Due to this prominent position at the tip of the Lizard Peninsular, offering far reaching sea views, it is also one of the best places to see marine wildlife in Cornwall.
Dolphins, Porpoises, Basking Shark, Seals and large numbers of seabirds are sighted annually.
And the presence of Cornish Chough on the cliffs is also a fantastic bonus.
View Lizard Point in a larger map
Parking and facilities
A large National Trust car park is located off Lighthouse Road.
Click on the image to enlarge the National Trust map shown left.
From here visitors can walk the short distance south to the South West Coast Path and Lizard Point or follow the paths east to the Youth Hostel and lighthouse.
Toilets with disabled facilities are located in the car park.
Cafes and souvenir shops can be found on the point.
Best places to watch
The South West Coast Path closely follows the cliff tops around Lizard Point. From almost anywhere along it there are sensational views over the sea.
Sightings of dolphins, Basking Shark and Grey Seals have been made from all along this part of Lizard coastline.
Visitors can even indulge in a Cornish Pasty from UK’s most southerly café at the same time as staring out over the waters.
Bottlenose and Common Dolphin are the most likely species to be seen and can show up at any time of the year.
Risso’s Dolphin and the smaller Harbour Porpoise are recorded in smaller numbers annually.
The appearance of dolphins is unpredictable.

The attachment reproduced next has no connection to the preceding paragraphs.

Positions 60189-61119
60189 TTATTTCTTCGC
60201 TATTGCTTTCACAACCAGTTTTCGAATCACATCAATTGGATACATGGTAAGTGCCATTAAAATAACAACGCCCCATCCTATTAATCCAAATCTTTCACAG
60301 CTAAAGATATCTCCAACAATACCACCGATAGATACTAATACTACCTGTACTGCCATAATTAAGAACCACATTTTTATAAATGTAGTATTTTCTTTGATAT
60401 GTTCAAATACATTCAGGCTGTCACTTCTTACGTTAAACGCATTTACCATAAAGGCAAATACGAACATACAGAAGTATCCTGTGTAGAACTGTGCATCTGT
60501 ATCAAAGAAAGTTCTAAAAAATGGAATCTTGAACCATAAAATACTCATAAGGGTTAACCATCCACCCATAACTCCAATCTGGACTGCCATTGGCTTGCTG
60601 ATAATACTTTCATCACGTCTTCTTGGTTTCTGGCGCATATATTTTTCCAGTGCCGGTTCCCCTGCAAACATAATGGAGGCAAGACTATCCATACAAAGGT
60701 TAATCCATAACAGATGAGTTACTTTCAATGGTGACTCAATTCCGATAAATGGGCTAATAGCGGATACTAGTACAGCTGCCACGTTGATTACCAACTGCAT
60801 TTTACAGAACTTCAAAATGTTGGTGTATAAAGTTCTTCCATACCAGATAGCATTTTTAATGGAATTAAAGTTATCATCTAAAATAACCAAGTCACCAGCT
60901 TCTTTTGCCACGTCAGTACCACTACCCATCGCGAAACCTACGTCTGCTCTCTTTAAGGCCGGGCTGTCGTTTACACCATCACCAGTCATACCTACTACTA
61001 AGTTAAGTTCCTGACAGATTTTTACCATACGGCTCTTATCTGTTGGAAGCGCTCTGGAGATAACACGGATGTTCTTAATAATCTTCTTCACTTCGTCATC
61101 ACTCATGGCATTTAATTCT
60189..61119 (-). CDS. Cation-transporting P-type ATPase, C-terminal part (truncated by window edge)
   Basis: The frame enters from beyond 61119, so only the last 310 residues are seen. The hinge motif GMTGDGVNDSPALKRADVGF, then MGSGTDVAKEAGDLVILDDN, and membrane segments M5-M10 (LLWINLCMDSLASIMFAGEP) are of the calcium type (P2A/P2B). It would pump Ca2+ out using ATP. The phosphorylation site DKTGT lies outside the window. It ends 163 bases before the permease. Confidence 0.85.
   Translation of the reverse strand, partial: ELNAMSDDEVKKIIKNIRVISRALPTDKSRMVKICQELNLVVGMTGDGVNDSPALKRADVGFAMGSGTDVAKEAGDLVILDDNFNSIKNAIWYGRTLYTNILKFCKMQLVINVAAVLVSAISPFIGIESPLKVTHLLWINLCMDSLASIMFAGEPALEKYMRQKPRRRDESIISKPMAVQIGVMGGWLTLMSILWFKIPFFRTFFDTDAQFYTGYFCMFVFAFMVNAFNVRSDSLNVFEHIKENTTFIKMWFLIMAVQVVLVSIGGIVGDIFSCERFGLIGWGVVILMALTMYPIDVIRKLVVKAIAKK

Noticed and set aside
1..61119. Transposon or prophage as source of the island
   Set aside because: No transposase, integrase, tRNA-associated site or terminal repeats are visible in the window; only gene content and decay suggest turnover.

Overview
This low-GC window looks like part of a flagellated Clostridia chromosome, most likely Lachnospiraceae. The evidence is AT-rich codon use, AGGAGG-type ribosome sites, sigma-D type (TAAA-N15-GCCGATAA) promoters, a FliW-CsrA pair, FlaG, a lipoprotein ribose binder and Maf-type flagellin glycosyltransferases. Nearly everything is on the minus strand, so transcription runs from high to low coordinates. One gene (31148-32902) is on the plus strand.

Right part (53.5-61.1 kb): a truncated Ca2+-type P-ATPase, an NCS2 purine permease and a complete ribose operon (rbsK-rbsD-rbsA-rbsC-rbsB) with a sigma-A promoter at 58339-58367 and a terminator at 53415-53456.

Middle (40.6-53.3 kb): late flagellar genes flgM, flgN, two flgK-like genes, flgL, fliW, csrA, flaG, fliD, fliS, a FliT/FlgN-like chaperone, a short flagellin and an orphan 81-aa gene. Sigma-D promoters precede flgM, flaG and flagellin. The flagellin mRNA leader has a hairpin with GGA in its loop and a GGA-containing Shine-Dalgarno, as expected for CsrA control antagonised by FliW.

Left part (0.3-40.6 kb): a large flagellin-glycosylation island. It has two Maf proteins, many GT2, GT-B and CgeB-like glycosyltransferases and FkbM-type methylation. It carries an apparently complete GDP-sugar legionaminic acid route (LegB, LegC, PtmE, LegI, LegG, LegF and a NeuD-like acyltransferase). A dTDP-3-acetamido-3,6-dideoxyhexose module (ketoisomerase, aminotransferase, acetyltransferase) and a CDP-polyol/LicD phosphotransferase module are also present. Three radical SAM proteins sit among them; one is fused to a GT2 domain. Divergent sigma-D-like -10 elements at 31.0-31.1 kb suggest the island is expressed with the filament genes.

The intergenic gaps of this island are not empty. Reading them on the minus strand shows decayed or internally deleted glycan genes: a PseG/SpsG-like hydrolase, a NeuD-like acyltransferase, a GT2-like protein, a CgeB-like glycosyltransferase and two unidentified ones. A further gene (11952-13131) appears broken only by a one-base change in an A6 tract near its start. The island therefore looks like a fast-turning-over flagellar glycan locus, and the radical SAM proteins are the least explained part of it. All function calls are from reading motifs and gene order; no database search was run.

Seals and sharks
Grey Seals can be seen throughout the year in small numbers all around the Lizard coastline.
They can often be seen in the shallow water around the little harbour at Lizard Point and on exposed rocks a little to the west.
When lying out on rocks they can be surprisingly difficult to see and scanning with a pair of binoculars is recommended.
Gulls, Fulmars, Cormorants, Gannets, Shags, Guillemots, Razorbills and Kittiwakes can be seen throughout the year with some species nesting on the cliffs.
Many passage seabirds can be seen passing particularly during the autumn passage.
During onshore gales many rarer species such as Skuas, Shearwaters, Petrels and Auks may be pushed close to Lizard Point.
This pioneering pair have since been successful in rearing several broods and these are slowly spreading to other parts of Cornwall.
It’s great news that the distinctive call of Chough can once again be heard over parts of the Cornish coastline.
Further information can be obtained from the RSPB volunteers seen on the cliffs during the breeding season keeping watch on the Chough.
The RSPB monitor the Choughs throughout Cornwall and would welcome any sightings from visitors.
Any information on coloured leg rings present on birds would be particularly useful.